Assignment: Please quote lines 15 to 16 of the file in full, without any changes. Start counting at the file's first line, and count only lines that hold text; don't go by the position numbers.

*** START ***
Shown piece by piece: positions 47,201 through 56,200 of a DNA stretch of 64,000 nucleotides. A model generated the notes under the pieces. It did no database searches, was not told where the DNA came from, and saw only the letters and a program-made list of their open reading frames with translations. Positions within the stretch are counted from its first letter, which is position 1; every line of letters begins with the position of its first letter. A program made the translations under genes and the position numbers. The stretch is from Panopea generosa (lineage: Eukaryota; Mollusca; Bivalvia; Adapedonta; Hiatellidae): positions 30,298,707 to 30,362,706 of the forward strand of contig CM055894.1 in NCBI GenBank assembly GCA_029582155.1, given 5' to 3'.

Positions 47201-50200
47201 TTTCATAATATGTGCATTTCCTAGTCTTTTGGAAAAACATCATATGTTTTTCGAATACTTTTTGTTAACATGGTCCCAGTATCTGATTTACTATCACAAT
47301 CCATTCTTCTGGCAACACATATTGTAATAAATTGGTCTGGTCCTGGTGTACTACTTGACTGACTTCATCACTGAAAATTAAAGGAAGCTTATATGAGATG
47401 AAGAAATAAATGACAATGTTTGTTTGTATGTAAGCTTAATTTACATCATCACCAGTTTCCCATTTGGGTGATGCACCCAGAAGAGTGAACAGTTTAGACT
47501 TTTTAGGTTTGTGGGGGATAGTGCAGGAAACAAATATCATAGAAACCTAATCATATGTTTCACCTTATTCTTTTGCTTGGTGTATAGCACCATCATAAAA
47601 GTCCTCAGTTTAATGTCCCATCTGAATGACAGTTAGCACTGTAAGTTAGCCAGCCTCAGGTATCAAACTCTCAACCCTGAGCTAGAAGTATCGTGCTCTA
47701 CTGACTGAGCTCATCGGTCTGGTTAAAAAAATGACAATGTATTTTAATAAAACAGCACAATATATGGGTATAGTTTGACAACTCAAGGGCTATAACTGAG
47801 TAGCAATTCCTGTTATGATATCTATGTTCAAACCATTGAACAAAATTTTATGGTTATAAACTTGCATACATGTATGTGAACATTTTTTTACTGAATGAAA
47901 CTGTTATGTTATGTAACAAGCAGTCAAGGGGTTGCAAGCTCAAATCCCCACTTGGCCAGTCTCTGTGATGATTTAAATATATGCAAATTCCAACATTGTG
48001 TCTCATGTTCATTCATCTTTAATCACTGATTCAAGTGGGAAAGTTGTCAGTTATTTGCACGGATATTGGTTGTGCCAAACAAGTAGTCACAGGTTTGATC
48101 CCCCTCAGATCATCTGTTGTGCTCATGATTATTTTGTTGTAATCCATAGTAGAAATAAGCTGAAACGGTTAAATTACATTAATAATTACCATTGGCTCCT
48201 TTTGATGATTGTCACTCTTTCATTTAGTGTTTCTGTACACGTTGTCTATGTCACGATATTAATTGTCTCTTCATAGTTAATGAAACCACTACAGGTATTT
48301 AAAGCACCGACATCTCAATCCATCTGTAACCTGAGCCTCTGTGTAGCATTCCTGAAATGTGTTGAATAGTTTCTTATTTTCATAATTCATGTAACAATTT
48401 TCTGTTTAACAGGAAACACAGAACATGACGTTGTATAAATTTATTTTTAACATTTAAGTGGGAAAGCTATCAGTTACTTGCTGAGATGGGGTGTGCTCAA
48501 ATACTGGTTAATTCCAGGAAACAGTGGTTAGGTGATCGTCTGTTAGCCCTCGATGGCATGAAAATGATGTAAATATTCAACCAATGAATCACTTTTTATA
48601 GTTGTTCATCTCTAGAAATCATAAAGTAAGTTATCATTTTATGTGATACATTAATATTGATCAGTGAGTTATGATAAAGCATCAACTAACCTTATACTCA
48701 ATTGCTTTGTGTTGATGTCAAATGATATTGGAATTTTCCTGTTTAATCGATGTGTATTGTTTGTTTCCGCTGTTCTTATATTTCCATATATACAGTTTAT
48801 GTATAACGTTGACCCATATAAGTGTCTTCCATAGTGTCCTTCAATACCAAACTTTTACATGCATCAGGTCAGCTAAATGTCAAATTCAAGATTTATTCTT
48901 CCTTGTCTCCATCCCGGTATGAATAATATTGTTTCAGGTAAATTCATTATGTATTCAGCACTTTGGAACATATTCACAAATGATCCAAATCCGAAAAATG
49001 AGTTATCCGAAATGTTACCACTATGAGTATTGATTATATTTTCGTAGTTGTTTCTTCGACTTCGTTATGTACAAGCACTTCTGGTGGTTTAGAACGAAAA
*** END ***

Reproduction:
48401 TCTGTTTAACAGGAAACACAGAACATGACGTTGTATAAATTTATTTTTAACATTTAAGTGGGAAAGCTATCAGTTACTTGCTGAGATGGGGTGTGCTCAA
48501 ATACTGGTTAATTCCAGGAAACAGTGGTTAGGTGATCGTCTGTTAGCCCTCGATGGCATGAAAATGATGTAAATATTCAACCAATGAATCACTTTTTATA